Mediastinum Chest of Surgery

Mediastinum is an area found in the midline of the chest that is surrounded by the breastbone in front, the spine in back, and the lungs on each side. It contains the heart, thymus gland, portions of the esophagus and trachea, and other structures.

Myasthenia Gravis

Myasthenia gravis is an autoimmune disorder, characterized by weakness and rapid fatigue of any of the muscles under voluntary control. Around 10-15 percent of people with myasthenia gravis have a thymoma. Another 60%, however, will have other abnormalities of the gland including thymic hyperplasia (an enlarged gland).Thymectomy has been a mainstay in the surgical treatment of myasthenia gravis and helps over 85% of myasthenia gravis patients. We do extended thymectomy by minimally invasive techniques.


Thymoma is a tumor of thymus gland. Patients with thymoma may have other autoimmune disease (like myasthenia, pure red cell aplasia). Most of the patients don’t have any symptoms and the tumor is detected incidentally. Complete surgical removal helps long term cure to these patients.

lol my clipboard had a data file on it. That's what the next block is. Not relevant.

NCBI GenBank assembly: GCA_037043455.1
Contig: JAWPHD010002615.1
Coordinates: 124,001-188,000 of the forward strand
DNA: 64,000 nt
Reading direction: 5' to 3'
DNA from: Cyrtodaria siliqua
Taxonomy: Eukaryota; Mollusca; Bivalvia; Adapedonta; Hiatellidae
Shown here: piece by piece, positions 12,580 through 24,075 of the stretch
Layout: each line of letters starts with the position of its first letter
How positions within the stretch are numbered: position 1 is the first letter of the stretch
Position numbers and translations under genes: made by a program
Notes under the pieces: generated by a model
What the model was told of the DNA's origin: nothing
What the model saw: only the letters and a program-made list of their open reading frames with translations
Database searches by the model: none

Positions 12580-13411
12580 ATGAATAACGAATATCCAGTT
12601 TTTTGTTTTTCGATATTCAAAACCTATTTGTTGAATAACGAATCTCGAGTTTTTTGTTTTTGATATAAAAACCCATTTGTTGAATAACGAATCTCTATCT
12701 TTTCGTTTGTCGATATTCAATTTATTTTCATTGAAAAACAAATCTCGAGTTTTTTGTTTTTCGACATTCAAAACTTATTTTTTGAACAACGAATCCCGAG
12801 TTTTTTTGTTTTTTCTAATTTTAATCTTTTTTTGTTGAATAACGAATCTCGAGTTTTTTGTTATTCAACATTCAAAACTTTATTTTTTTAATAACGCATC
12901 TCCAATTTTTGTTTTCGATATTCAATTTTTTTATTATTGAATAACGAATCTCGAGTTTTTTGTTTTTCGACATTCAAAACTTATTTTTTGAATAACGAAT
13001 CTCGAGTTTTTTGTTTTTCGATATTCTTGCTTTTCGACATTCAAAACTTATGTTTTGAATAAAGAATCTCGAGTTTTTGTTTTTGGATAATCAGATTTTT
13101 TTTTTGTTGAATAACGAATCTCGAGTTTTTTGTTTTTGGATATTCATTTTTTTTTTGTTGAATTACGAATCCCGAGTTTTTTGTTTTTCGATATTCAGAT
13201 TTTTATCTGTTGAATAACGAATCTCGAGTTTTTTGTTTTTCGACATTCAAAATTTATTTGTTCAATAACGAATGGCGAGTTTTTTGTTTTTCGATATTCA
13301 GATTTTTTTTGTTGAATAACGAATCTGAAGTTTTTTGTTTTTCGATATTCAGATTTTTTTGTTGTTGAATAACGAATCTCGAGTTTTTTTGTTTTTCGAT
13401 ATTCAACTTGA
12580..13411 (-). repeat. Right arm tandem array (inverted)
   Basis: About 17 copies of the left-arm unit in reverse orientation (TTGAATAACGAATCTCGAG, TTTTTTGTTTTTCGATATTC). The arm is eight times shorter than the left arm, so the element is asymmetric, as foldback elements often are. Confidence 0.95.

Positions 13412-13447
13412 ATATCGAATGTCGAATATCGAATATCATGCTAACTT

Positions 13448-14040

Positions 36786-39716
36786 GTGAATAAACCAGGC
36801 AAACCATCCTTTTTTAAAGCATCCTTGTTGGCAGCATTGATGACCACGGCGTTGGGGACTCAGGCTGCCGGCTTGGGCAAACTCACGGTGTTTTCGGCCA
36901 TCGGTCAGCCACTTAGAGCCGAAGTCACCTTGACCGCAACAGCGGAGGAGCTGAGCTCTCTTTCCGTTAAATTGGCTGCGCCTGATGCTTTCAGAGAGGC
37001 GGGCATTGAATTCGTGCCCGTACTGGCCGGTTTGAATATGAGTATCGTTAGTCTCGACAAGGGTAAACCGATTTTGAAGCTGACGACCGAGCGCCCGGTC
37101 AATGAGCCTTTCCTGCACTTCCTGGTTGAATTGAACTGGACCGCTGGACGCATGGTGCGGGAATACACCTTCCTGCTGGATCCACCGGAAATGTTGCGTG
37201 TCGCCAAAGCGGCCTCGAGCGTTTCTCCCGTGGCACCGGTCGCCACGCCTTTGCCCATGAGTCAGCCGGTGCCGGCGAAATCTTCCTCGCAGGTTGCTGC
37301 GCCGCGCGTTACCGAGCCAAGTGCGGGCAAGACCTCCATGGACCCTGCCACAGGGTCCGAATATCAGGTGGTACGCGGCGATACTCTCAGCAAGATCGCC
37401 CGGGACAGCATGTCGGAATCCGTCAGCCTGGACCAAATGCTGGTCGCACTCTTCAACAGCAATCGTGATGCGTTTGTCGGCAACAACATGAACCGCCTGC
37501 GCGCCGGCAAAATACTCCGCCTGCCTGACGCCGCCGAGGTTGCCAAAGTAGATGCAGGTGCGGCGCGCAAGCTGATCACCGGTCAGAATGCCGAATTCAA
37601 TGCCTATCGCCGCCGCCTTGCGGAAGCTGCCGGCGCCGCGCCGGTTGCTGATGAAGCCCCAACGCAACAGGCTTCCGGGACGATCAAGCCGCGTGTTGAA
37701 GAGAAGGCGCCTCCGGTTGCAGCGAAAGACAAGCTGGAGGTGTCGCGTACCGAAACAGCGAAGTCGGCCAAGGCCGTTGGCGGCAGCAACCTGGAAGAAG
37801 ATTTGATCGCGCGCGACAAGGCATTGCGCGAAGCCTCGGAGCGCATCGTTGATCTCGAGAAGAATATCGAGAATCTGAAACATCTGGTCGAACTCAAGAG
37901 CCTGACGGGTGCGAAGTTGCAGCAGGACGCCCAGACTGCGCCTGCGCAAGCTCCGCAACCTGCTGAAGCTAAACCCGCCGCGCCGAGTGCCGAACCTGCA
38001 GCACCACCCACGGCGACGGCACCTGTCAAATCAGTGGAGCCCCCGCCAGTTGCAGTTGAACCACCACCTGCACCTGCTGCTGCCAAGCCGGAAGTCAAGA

We offer key-hole surgery to these patients with excellent outcomes.

Mediastinal Masses

Mediastinal masses are caused by a variety of cysts and tumors. Likely causes differ by patient age and by location of the mass (anterior, middle, or posterior mediastinum). Mediastinal tumors (both benign and malignant) that are left untreated can cause serious complications including invading the heart, pericardium (the lining around the heart), and great vessels (the aorta and vena cava). Tumors located in the posterior (back) mediastinum can cause compression of the spinal cord. Almost 40% of people who have mediastinal tumors experience no symptoms. Most of the growths are often discovered on a chest x-ray that is performed for another reason. When symptoms are present they are often a result of the compression of surrounding structures, such as the spinal cord, heart or the pericardium (the heart’s lining). Treatment depends on the cause. Most malignant tumors should be removed surgically, but some, such as lymphomas, are best treated with chemotherapy.

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